To promote the new animated series "Star Trek: Lower Decks" and its premiere party last week, CBS All Access sent over the fixings for a "Romulan Whiskey." It's pretty -- a blue-green -- and includes tasty burbon whiskey. But alas, a bit too sweet for my tastes. I'd probably go without the simple syrup next time. Recipe below:
Sunday, August 9, 2020
Saturday, August 8, 2020
After months of seeing little piles of wood pellets outside the house and trying to live in denial that we might have termites, I finally called three different exterminators to take a look. The verdict? I was right. Termites. And it was bad enough that everyone recommended tenting, to get as many as possible. So after a summer of staying at the house, even during my actual week off, we were forced to relocate for two nights. And also remove all food and beverage from the house — which was a feat.
Finally, we left the house and spent two nights at the Westin Pasadena, across the street from Pasadena City Hall — or as fans of "Parks and Recreation" know it, Pawnee City Hall. The kids loved that it was also close to California Pizza Kitchen, and Maria and I loved how walkable the area was. (Don't forget, it was right off Colorado Blvd., part of 2019's Great Los Angeles Walk!)
The City Hall, first completed in 1927, was evacuated and reconstructed between 2004 and 2007 for a $117 million renovation and seismic retrofit.
It's truly a beautiful building and worth exploring.
Wrote the LA Times' Cecilia Rassmussen in 2007: "It was first envisioned by civic leaders in 1922 during the City Beautiful movement as the 'Athens of the West,' rising at the foot of the San Gabriel Mountains, the centerpiece of the Pasadena Civic Center. The next year, voters approved a $3.5-million bond issue to build the City Hall, a library and a civic auditorium, all linked by grand boulevards. The library was first to open, in February 1927."
Added Rassmussen: "San Francisco architects John R. Bakewell Jr. and Arthur Brown Jr., who had designed San Francisco’s lavish domed City Hall a decade earlier, won Pasadena’s architectural design contest. Influenced by the style of Andrea Palladio, a 16th century Italian architect who favored Renaissance classicism, the team designed a rectangular building with a six-story circular tower."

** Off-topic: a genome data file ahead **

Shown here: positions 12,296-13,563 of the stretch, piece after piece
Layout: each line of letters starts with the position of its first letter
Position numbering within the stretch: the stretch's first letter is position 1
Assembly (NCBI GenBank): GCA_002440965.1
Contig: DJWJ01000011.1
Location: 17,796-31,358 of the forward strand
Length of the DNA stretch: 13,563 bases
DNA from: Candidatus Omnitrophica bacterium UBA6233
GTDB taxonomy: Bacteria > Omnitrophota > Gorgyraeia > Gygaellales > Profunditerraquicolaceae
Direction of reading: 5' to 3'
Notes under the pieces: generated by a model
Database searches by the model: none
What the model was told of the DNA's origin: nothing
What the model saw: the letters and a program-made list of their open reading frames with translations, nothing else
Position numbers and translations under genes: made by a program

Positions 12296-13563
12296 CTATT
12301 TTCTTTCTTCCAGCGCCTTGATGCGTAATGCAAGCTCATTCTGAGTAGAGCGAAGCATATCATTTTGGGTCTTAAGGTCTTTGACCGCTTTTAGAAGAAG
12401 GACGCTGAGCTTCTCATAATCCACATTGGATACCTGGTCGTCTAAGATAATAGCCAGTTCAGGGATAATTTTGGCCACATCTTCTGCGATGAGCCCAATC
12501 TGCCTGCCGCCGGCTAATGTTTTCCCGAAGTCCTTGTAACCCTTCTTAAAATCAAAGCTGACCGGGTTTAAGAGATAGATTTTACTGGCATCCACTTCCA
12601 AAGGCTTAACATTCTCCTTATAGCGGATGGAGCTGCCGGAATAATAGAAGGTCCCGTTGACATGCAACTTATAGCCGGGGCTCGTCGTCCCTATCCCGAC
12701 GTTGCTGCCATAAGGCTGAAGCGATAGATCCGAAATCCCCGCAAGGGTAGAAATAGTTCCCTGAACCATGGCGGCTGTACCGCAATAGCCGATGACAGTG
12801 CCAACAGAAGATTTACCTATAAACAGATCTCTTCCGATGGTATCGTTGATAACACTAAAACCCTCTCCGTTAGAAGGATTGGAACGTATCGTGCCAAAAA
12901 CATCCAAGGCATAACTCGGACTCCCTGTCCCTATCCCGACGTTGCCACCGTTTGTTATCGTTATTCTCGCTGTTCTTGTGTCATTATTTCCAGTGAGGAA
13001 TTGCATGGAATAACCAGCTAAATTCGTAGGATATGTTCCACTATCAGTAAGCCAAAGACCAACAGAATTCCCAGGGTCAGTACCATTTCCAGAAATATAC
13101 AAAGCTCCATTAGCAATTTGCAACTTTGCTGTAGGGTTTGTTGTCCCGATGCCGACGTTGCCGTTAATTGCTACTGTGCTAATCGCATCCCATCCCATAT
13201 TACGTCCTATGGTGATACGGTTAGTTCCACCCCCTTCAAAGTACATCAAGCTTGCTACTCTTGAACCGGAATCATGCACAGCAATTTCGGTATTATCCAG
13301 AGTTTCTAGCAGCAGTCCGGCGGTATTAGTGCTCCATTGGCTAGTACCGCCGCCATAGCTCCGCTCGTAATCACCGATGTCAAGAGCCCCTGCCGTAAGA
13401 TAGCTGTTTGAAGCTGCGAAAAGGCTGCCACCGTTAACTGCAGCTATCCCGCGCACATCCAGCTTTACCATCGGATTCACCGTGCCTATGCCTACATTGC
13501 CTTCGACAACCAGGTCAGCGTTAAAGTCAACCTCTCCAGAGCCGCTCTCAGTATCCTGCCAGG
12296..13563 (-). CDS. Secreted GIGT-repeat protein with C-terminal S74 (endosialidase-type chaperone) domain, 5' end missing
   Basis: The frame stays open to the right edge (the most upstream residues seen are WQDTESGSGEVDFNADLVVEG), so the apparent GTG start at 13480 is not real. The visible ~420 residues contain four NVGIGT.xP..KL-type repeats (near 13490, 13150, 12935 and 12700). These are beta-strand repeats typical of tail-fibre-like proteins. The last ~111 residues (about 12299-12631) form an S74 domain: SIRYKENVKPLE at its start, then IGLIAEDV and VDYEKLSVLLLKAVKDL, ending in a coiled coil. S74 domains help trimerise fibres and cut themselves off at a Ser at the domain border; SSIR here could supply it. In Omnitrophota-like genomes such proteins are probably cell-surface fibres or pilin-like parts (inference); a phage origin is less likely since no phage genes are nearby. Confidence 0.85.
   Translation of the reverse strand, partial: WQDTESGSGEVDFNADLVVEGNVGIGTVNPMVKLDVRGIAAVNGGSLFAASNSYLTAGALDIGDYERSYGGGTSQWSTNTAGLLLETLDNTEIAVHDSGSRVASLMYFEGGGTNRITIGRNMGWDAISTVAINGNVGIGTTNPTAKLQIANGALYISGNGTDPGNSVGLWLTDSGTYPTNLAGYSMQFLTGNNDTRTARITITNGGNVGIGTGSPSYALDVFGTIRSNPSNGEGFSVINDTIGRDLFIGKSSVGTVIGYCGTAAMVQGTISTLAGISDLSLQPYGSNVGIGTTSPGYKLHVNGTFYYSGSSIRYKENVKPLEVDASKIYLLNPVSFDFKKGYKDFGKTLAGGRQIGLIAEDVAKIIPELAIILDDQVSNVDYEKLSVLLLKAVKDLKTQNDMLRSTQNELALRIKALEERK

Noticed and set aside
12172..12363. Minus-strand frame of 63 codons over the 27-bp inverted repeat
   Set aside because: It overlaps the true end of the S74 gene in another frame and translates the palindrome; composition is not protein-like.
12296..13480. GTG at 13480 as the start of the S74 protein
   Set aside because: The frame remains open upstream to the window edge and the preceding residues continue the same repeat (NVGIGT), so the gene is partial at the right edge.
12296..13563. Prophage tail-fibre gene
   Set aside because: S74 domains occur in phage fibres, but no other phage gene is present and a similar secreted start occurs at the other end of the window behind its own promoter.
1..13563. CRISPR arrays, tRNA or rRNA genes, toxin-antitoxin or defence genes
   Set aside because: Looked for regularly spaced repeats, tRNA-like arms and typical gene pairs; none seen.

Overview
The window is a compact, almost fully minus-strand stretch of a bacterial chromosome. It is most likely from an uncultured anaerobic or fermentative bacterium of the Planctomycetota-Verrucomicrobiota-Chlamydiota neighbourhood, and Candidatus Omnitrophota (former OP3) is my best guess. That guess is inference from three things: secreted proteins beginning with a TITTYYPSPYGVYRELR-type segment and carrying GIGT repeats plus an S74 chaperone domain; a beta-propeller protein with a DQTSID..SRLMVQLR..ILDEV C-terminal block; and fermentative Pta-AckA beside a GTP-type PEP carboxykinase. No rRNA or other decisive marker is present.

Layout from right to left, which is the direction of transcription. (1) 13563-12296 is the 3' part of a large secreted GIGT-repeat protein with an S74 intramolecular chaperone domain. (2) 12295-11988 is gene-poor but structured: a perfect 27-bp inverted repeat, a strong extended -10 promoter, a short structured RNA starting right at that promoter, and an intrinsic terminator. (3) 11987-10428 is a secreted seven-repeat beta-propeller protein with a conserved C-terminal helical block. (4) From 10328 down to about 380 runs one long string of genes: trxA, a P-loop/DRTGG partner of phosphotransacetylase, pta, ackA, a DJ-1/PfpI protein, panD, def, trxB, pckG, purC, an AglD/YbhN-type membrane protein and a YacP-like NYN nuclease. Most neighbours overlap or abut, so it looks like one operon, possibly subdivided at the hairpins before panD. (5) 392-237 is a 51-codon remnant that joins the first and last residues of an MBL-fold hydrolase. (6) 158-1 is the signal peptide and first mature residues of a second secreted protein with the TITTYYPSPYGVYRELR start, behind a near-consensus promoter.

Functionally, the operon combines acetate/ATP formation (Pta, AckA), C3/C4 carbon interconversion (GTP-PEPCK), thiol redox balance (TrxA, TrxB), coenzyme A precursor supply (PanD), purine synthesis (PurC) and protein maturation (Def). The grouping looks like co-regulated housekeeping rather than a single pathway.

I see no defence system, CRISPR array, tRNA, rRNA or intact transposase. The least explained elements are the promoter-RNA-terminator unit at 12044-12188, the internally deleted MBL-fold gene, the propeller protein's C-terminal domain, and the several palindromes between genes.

Meanwhile, I was less thrilled to see so many people out and dining al fresco. Why cant people just take their food to go? This is pandemic escalation waiting to happen. It's odd to see some people act like it's business as usual...
... and then there are things like movie theaters (above), still touting the movies there before everything was shut down.
Especially weird to see the Apple Store devoid of Apple products.
Many ads haven't even changed from March, leaving an early "Onward" poster up for example, almost as if the world stood still starting March 15.
Saturday, August 1, 2020
I spoke via Skype with the Spectrum News 1's Kelvin Washington on July 28, 2020, to discuss the big news (Netflix's 160 noms and "Watchmen's" 26), surprises ("The Mandalorian") and snubs of Emmy 2020 nominations.
And also, I spoke with Spectrum News 1's Bianca Rae on July 27, 2020, to the discuss how the pandemic changed and impacted Emmy nominations.
Monday, July 27, 2020
For this past week's Variety cover story, my colleague Kate Aurthur and I took a deep dive into the world of cable TV, and how the major conglomerates are adjusting their business models as viewer habits quickly change. We've been buoyed by the response so far — and check out that kick ass cover! An excerpt:
Pundits had long predicted the death of broadcast TV, while basic cable feasted on a dual revenue stream of subscriber fees and advertising revenue. But that gravy train started going off the rails when the streaming services arrived. At first, Netflix was a friend, supplying yet another source of revenue and even acting as a marketing tool — helping to turn AMC’s “Breaking Bad” into a much bigger hit during its final season of originals on AMC, for example.If you haven't yet, read on here.
But as AMC soon learned, consumers began thinking of “Breaking Bad” as a Netflix show — and Netflix was using acquired library content to quickly change viewer habits. Last year, the streamer launched more original programming than the entire cable TV industry had a decade earlier.
Meanwhile, “cord cutting,” once pooh-poohed by the cable industry as a myth, has become a real threat: The number of pay-TV households peaked in 2010 at 105 million; now it’s down to approximately 82.9 million. And a study last year by eMarketer forecast that number to dip to 72.7 million by 2023. Now, it’s cable that’s on the ropes — and struggling for survival.